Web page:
Shifts in utilization. Disease management programs may drive utilization of some services down. Emergency room visits and hospitalizations can drop as members gain control over their chronic illness. However, the utilization of other services may rise. Typical methods for supporting members in the control of chronic illness include: more physician office visits for symptom monitoring, education, and support; increased lab tests to monitor disease and medication use; and increased medication use, as members become more compliant.
Prediction and measurement of cost and utilization must include both expected savings from reduced utilization and the offset for increased utilization of other services. Medication and physician visits may also be more costly per unit. New medications might offer more acceptable dosing schedules. For example, the patient could be required to take medication just once a day instead of several times a day, taking advantage of new drug formulations or capsule designs. Medication may be available in easier-to-use vehicles, such as patches or inhalers, possibly producing fewer side effects. While these enhancements can boost patient compliance with a medication regimen, they frequently carry a higher price tag.
The cost of physician office visits might also increase if patients seek services from more highly paid specialists rather than from their primary care physician.
Management of comorbidities. The most costly and complex patients are those suffering from multiple chronic and acute illnesses. Approximately 60 million Americans have two or more chronic illnesses.
Measuring the effect of DM programs on these members is especially difficult. They could be enrolled in several programs for various diseases, and thus be counted more than once. They might need a more customized (and therefore more expensive) approach to management, or require closer medication supervision, as drug treatment for multiple conditions may create side effects and compliance issues. The chart above summarizes some of the approaches used by DM companies with these members.
The type of interventions used and the number of members with comorbid conditions will influence how outcomes are measured and what goals are set.
Time frame for outcomes. Typically, program effect is measured annually. This is appropriate for some diseases where an immediate decrease in services, especially emergency services, is expected. For example, a DM program may aim at better recognition of symptoms of fluid overload in patients with congestive heart failure, and treatment in the outpatient setting. If successful, this would reduce emergency department visits and hospitalizations for fluid overload.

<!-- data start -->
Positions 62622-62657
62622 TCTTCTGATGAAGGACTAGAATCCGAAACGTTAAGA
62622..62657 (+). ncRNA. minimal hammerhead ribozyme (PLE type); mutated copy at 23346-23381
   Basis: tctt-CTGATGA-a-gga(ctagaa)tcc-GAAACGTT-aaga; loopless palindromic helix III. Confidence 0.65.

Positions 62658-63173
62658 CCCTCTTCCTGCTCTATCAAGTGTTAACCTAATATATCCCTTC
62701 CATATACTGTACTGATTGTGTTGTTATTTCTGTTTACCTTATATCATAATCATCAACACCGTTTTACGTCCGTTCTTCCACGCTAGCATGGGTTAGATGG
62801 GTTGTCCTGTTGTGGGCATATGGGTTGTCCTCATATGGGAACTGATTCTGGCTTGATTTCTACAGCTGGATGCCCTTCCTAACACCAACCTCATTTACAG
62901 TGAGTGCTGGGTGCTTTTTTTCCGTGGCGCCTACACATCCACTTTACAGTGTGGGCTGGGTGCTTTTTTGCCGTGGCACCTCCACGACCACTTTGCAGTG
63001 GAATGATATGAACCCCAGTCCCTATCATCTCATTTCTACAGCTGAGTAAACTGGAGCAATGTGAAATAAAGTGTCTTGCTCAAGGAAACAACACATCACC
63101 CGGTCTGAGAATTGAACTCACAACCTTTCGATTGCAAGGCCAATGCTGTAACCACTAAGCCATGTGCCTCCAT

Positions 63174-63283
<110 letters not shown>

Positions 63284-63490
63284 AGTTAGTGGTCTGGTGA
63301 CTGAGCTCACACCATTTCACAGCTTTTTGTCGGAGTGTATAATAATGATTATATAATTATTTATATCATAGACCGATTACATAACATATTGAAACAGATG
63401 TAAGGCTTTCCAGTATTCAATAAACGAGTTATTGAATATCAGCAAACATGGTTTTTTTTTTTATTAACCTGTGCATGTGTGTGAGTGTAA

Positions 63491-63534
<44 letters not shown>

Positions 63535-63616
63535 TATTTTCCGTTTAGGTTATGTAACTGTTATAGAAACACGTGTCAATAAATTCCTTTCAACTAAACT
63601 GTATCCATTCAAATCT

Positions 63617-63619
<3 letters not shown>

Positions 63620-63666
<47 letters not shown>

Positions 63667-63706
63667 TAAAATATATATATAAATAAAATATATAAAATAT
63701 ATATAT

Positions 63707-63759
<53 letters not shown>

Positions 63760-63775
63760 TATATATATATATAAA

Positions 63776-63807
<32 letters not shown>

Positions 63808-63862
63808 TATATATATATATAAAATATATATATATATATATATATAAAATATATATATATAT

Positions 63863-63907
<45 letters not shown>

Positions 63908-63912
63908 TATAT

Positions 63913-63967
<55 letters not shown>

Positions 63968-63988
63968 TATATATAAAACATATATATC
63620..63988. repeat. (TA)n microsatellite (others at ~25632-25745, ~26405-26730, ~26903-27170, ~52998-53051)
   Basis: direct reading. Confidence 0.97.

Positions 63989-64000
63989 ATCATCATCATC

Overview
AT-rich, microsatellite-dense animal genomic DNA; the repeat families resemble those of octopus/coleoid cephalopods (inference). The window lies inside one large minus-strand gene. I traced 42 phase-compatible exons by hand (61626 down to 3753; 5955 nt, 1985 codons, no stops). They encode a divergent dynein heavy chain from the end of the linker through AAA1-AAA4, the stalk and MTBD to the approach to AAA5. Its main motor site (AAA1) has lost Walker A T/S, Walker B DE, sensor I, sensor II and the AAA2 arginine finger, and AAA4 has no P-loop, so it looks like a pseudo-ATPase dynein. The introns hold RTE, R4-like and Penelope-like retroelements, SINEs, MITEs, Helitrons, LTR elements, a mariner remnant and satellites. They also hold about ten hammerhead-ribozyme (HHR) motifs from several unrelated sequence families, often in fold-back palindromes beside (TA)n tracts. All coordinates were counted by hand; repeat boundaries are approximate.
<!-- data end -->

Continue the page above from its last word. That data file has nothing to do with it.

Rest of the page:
Other programs are aimed at longer-term results. DM for diabetics is intended to improve lasting control of blood glucose levels and eventual reductions in the complications of diabetes, such as vision loss and circulation problems. In this instance, the control achieved this year is expected to result in better functional status and fewer expensive complications many years in the future. In fact, patients may incur higher expenses for medications, doctor's visits, and supplies as part of achieving better control of their blood glucose levels. They could even suffer a decrease in functional status, due to noncompliance brought on by the inconvenience of frequent monitoring of their glucose levels.
Effect on physician practice. Many DM programs depend on their ability to influence primary care physicians to provide services or to contact and guide the patient. They may especially rely on physicians to provide additional monitoring, patient and family education, and to change and monitor medication regimens. A recent study by the Pacific Business Group on Health showed little evidence that contacts from DM nurses were influential with physicians. Outcomes that rely on changing physician behavior in this manner may not be realized.
Self-management status. Some DM programs "graduate" members who have demonstrated the ability to self manage their disease. Their cases are closed and they are no longer included in the pool of open cases used to calculate cost savings and other outcomes. Other DM companies maintain enrollment for all members unless they change insurance coverage, contending that chronic disease patients are always in need of services.
The inclusion of stable members in the analysis pool will affect the calculation of outcomes. We can reasonably expect that these stable patients will have better functional status.
Their cost and utilization profile would depend on the number and cost of services required to support them in their self-managed category. An additional consideration is that if enrollees never disenroll, the insurance company or employer will continue to pay fees for DM services.
So do DM programs work?
The jury is still out. However, health plan and disease management vendor attention to implementation concerns, especially enrollment and monitoring systems, and their rigorous scrutiny of cost analysis and utilization will provide a definitive answer in the near future.